“Save All Your Kisses For Me”
Concorde Breaking The Sound Barrier
My friend Wendy sent me a link to a ten minute op-ed that about covers all I want to say about the title of this post.
On second thoughts, I'll summarise: A 1950's cult figure said that aliens were going to cause a great flood and that only her followers were going to be saved. So, when the flood failed to make it's appearance, the lady in the know said it was because she had asked the aliens not to do the flood thing, and the cult grew.
Listen anyway, the guy's good. He explains that this, 'adjusting reality to fit perception' model, is the reason why believing that Trump will be removed from office before his time is up, is also delusional. Even if desirable, I hasten to add.
Here's the link:
Wendy got me thinking. Then writing.
Very good listen!
I long ago came to the conclusion that: you can believe what you like and get away with it, and most people do ( religion);the prettiest person with the best lies will form a government ( politics);the person you've got now is worth holding on to, because the next stands a good chance of being worse ( relationships); there IS no concrete reality, we are made of light and energy, and what we perceive as real is an illusion created in a brain evolved to construct an environment where the propagation of the species is at least a possibility(science).
Trump will not be impeached because 80% of Republican voters still support him, they are emotionally invested in him and not likely to waiver. Flying Saucer Cult 102.
So, to keep sane, we too, have to construct our own reality. For me, a stubborn belief that the Universe is ultimately benign, that at least a part of me is eternal, and that, in the end, “all manner of things shall be well,” works. It's as likely to be 'right' as many much nastier alternatives. Whether or not it has any basis in what might be called 'truth' , is hardly relevant given that we are 99% energy in a universe that is 75% missing.
As Pilate so rightly asked, “What is truth?” A question that even the King of Kings couldn't answer!
It's rewarding work, turning up at the Mission, serving food to vulnerable adults who don't mind listening to a few minutes of religion in exchange for a sausage roll, a bowl of soup, and some nice people to talk to for an hour or so.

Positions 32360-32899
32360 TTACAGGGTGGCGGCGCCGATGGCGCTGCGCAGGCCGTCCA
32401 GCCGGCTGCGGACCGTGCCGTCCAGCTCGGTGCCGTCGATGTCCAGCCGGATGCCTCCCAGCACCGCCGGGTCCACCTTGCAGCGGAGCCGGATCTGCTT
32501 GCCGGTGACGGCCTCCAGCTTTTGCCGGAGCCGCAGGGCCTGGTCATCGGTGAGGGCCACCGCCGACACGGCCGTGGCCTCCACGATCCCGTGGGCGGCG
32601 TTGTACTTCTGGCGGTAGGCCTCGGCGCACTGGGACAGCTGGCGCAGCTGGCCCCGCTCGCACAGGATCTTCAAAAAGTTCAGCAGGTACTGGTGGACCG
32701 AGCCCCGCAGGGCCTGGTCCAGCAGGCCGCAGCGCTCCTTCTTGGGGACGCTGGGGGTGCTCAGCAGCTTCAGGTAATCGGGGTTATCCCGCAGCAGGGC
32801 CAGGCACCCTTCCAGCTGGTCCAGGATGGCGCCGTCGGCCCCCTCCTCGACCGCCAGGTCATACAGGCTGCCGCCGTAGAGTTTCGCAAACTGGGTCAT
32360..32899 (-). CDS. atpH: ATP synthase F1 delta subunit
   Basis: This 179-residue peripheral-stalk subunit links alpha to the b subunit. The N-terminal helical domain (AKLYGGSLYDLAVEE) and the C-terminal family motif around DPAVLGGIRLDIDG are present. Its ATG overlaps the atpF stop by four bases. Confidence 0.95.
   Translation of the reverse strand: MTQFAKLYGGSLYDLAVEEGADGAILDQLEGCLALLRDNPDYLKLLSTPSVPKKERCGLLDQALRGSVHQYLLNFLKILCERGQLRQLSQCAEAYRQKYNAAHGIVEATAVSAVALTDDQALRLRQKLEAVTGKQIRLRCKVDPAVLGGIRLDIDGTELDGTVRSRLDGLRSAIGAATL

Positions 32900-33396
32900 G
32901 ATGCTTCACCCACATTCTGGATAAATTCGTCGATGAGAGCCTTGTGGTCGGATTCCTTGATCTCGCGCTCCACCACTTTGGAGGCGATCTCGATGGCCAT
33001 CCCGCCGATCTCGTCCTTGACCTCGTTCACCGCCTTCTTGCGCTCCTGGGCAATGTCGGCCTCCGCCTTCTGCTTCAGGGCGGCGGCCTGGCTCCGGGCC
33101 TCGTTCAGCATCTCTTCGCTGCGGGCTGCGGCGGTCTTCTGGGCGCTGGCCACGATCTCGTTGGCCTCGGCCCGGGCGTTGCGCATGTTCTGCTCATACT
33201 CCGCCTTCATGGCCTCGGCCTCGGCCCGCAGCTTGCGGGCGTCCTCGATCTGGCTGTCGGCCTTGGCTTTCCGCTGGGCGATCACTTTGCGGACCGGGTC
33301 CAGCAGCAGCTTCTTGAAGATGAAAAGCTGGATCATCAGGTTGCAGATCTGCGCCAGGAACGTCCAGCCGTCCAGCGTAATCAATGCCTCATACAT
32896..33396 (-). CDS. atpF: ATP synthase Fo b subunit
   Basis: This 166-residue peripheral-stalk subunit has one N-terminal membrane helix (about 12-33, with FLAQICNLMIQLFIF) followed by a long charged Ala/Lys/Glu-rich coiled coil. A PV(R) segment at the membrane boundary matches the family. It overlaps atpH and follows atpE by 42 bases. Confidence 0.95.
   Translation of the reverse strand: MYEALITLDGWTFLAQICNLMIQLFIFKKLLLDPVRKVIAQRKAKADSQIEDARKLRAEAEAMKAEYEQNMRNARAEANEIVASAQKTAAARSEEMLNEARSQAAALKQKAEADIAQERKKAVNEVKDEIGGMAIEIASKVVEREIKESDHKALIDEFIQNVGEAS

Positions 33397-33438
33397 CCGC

I am full of existential guilt about it, because doing good makes me feel good, but I am reconciled to this since learning (EdX course 'Science of Happiness') that we are genetically programmed this way, and it helps species survival rates. So that's OK then.
It was my turn to give the talk. It's a tough gig. Most of the audience are appreciative, but I am very ambivalent about doing it. Anyway, I said I would, so I did.
Unfortunately, I spoke without notes, and close to the beginning of my 'put your trust not in men' homily, I accidentally called the President-Elect of the United States of America a narcissistic sociopath.
Michael got up and quietly informed me that if I was going to talk about Trump he was leaving. I kinda got the hint, and also the strong feeling that calling ANYONE a narcissistic sociopath wasn't exactly Christlike, so I rowed back and galloped to the finish, sitting down absolutely determined never, ever, to do the talk again.
Michael hadn't left, but I could see he was upset so I went over to him and let him tell me what a hypocrite I am ( I am, I am, it's true.) and then to give me his reasons for supporting Trump. I listened and I listened good.
Trump offers hope to people like him. Michael feels his voice is finally being heard. After I sincerely apologised for upsetting him, we had a real conversation. At the end of it I was both enlightened and chastened.
Michael was given up for adoption at birth, but his mother changed her mind, and struggled on for two years before giving him up for good. A string of foster homes followed, then a boarding school. Then prison …
Michael, in his forties, is good-looking, and intelligent. As his story unfolded I offer up absolute respect for him: for having a completely shit life and not being totally crushed by it.
Yes, Michael gets that mysogyny and the racism don't look good, but he believes that's media hype, ” The media lies. He's a good man with a family who wants to change the way the world is run … ”
Michael is sitting in a room with some very unhappy people with a food voucher in his hand looking for a job that's being done by someone in China and he wants the world to change in a way that would give him a life more like mine.
I wouldn't vote for Donald Trump in a million years, but after my conversation with Michael, I understand why people did.
I don't think my little homilies ever achieve much, and I sweat blood over them, but today mine achieved something. I made a monumental error of judgement, but as a result, I made a real connection with a young man whose opinions I really needed to hear.